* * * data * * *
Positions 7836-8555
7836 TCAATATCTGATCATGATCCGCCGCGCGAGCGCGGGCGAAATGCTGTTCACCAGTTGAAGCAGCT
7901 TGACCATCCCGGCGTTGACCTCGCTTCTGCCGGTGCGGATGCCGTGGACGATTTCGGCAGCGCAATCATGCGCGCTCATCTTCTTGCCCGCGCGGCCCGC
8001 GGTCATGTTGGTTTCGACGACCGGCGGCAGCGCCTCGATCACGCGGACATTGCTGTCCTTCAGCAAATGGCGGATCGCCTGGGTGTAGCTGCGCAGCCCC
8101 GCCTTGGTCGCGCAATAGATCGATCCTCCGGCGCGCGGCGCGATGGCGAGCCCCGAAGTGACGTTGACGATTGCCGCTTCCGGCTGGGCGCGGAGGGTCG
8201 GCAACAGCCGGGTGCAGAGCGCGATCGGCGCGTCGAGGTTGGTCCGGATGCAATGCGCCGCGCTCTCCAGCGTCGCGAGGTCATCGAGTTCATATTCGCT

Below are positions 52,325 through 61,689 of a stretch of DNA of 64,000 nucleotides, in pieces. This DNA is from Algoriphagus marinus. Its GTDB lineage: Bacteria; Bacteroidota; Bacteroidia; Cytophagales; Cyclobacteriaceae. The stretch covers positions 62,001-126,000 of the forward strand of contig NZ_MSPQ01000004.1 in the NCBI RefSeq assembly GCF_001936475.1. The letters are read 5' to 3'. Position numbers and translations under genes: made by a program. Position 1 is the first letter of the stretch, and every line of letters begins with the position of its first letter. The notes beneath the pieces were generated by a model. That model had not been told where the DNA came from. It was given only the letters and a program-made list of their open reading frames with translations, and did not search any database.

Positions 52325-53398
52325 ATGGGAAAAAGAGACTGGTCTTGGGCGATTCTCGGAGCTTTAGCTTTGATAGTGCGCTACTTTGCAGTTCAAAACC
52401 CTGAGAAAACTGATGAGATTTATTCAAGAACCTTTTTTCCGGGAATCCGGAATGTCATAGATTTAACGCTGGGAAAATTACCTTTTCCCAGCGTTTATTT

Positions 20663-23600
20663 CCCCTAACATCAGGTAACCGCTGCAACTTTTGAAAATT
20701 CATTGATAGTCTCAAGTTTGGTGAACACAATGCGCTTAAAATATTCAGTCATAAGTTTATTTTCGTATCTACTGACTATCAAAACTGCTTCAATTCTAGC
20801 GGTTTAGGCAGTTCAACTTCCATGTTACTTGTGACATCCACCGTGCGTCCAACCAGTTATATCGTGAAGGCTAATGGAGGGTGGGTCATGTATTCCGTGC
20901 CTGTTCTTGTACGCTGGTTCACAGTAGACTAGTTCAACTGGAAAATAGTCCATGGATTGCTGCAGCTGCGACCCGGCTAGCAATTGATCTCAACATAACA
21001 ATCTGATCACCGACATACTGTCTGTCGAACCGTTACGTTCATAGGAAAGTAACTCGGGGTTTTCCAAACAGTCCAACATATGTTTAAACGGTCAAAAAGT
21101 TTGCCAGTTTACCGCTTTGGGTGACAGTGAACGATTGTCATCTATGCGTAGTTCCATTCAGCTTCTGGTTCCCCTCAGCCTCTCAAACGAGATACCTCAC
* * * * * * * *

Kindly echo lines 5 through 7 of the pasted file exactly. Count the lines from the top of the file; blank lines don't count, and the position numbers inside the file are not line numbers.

8101 GCCTTGGTCGCGCAATAGATCGATCCTCCGGCGCGCGGCGCGATGGCGAGCCCCGAAGTGACGTTGACGATTGCCGCTTCCGGCTGGGCGCGGAGGGTCG
8201 GCAACAGCCGGGTGCAGAGCGCGATCGGCGCGTCGAGGTTGGTCCGGATGCAATGCGCCGCGCTCTCCAGCGTCGCGAGGTCATCGAGTTCATATTCGCT

Below are positions 52,325 through 61,689 of a stretch of DNA of 64,000 nucleotides, in pieces. This DNA is from Algoriphagus marinus. Its GTDB lineage: Bacteria; Bacteroidota; Bacteroidia; Cytophagales; Cyclobacteriaceae. The stretch covers positions 62,001-126,000 of the forward strand of contig NZ_MSPQ01000004.1 in the NCBI RefSeq assembly GCF_001936475.1. The letters are read 5' to 3'. Position numbers and translations under genes: made by a program. Position 1 is the first letter of the stretch, and every line of letters begins with the position of its first letter. The notes beneath the pieces were generated by a model. That model had not been told where the DNA came from. It was given only the letters and a program-made list of their open reading frames with translations, and did not search any database.